Secrets at Sea, by Richard Peck (Penguin, 2011, middle grade, 256 pages)
Upstairs live the Cranstons--a nouveau riche American family with two unmarried daughters. As is the custom for 19th century American social climbers, Mrs. Cranston is determined to marry them off as well as she can. Downstairs live a family of mice, with a much longer lineage. Helena, the oldest sibling, and head of the family due to past tragedy, has done her best to bring up her two young sisters, dreamy Beatrice and skittish young Louise, and her heedless little brother, Lamont, making sure there is food on the table and their clothes are tidy (these mice wear clothes in the privacy of their homes). But she can't help but worry about the future of her little family.
When the Cranston's decide that the only way to marry off their older girl is to travel to Europe, Helena and her siblings join them, rather than stay in the empty house. And so a long sea voyage begins, filled with possibilities of romance (both human and mousian) and ending with Helena's happy realization that she can keep her family close, while letting them go their own way.
Here are the mouse sisters planning to attend a princess's reception on board the ship:
"I shall have to infest Camilla [the younger Cranston girl] and go to the reception on her," Louise decided.
"I don't mind going on Mrs. Cranston," Beatrice said, "as long as she doesn't wear her squirrels. I know my way around her."
And so, for once, Beatrice wasn't the problem. Evidently I was.
"Louise," I said. "I'll go with you on Camilla."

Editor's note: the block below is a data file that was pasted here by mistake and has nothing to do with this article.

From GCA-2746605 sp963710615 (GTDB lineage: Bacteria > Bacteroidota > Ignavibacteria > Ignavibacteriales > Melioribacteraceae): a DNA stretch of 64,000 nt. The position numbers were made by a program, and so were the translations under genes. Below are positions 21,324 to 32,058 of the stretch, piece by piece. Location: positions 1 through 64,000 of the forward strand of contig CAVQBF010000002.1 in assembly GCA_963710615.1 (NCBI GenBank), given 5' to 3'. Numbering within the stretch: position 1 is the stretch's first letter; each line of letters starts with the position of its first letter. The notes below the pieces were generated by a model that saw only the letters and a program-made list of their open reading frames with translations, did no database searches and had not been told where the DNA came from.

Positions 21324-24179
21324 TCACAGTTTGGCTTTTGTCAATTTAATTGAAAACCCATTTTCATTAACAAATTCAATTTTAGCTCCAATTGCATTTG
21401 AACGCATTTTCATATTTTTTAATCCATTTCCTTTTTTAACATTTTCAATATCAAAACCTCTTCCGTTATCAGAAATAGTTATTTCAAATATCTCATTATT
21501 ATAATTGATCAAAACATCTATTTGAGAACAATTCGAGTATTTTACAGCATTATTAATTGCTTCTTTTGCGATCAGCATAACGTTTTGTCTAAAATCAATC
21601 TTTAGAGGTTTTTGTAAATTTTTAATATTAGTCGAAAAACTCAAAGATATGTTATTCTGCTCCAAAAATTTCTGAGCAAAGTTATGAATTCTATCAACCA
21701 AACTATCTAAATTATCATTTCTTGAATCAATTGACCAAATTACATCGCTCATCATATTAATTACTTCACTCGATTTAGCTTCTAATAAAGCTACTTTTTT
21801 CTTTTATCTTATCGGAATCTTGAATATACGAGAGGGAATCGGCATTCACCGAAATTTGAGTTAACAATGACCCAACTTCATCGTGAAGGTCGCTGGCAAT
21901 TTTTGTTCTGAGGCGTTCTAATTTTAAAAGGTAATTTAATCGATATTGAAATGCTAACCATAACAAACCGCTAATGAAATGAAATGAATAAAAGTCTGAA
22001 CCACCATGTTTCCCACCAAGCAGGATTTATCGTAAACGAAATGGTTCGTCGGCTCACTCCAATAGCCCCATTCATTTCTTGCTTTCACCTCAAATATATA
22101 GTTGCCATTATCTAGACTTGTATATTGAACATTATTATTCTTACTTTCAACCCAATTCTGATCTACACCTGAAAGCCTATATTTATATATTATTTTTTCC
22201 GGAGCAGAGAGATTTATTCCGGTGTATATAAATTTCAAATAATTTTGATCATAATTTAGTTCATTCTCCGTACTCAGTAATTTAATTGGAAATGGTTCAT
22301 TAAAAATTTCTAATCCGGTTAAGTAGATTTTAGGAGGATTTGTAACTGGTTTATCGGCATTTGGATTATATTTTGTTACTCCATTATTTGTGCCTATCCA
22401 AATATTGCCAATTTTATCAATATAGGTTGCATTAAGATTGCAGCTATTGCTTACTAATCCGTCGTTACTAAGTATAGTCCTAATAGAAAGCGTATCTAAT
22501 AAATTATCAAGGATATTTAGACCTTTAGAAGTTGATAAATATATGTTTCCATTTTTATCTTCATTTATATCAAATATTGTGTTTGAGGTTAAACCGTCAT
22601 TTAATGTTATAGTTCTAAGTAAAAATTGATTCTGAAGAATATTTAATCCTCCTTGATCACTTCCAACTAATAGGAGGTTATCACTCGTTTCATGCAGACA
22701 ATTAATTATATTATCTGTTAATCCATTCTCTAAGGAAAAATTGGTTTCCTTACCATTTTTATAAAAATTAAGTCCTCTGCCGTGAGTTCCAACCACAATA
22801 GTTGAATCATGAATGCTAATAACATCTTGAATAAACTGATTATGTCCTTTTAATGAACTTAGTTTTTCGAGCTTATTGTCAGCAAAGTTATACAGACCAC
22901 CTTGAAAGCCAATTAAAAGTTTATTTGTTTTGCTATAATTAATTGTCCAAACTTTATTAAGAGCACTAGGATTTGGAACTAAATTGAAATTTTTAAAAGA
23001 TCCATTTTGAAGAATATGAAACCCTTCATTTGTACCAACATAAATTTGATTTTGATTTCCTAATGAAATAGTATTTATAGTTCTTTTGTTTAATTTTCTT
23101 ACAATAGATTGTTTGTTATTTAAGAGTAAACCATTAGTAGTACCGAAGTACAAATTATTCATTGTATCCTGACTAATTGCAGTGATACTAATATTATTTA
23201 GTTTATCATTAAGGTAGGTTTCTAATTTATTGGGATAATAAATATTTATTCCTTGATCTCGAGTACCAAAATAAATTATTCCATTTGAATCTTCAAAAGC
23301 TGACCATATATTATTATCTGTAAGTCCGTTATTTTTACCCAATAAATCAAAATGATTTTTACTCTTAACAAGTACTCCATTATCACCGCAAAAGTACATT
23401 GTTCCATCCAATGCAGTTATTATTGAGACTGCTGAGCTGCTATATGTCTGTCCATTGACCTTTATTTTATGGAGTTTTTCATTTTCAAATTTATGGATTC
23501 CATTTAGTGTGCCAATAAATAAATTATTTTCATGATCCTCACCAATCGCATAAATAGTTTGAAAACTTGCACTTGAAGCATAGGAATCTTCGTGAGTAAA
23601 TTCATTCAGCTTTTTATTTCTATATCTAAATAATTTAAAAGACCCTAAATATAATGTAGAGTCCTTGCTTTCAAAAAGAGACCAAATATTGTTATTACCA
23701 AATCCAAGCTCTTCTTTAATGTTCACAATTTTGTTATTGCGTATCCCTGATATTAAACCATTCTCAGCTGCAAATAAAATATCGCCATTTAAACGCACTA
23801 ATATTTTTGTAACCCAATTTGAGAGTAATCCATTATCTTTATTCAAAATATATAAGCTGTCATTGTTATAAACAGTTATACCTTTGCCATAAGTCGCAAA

"Indeed you will not," she sniffed. "It will be hard enough to find a place for one of us to hide on her, let alone two. Besides, if Camilla should notice me somewhere on her person, she wouldn't be alarmed."
"Ha! Louise," I retorted. "she couldn't tell me from you at the lifeboat drill. 'Oh, Mouse!' she cried. She can't tell one mouse from-"
"She would certainly notice if there were two of us," Louise said. "She can count. Besides, Helena, Camilla is my human." (pp 140-141)
This feels very much like a Regency Romance (although it's set at the time of Queen Victoria's diamond jubilee). There is much detail about clothes, and fine dining, and social status, and love is in the air. Little Adventure happens, but the detailed descriptions of encounters and small happenings of shipboard life fill the pages happily. Human-Mouse interactions add some tension, and some comic relief, and the snappy dialogue and endearing characters keep the pages turning nicely. Helena makes a fine and sympathetic narrator, and I cheered for her as she realized that she could be her own mouse, with her own future, and still not relinquish her family.
Definitely one with more girl appeal, what with the descriptions of clothes and all. I'd particularly recommend this one to older sisters, who so often are burdened in fiction with responsibilities, and given little reward at the end while the younger siblings get to be the Special ones.
This was my first Richard Peck book--even though I'm pretty sure it's a departure from his previous work (what with mice and all) I enjoyed it enough so that I'll be seeking him out again, just as soon as I clear the tbr piles away....
Secrets of Sea is a Cybils nominee in middle grade sci fi/fantasy, one of several mouse books we have on our list!
disclaimer: review copy received from the publisher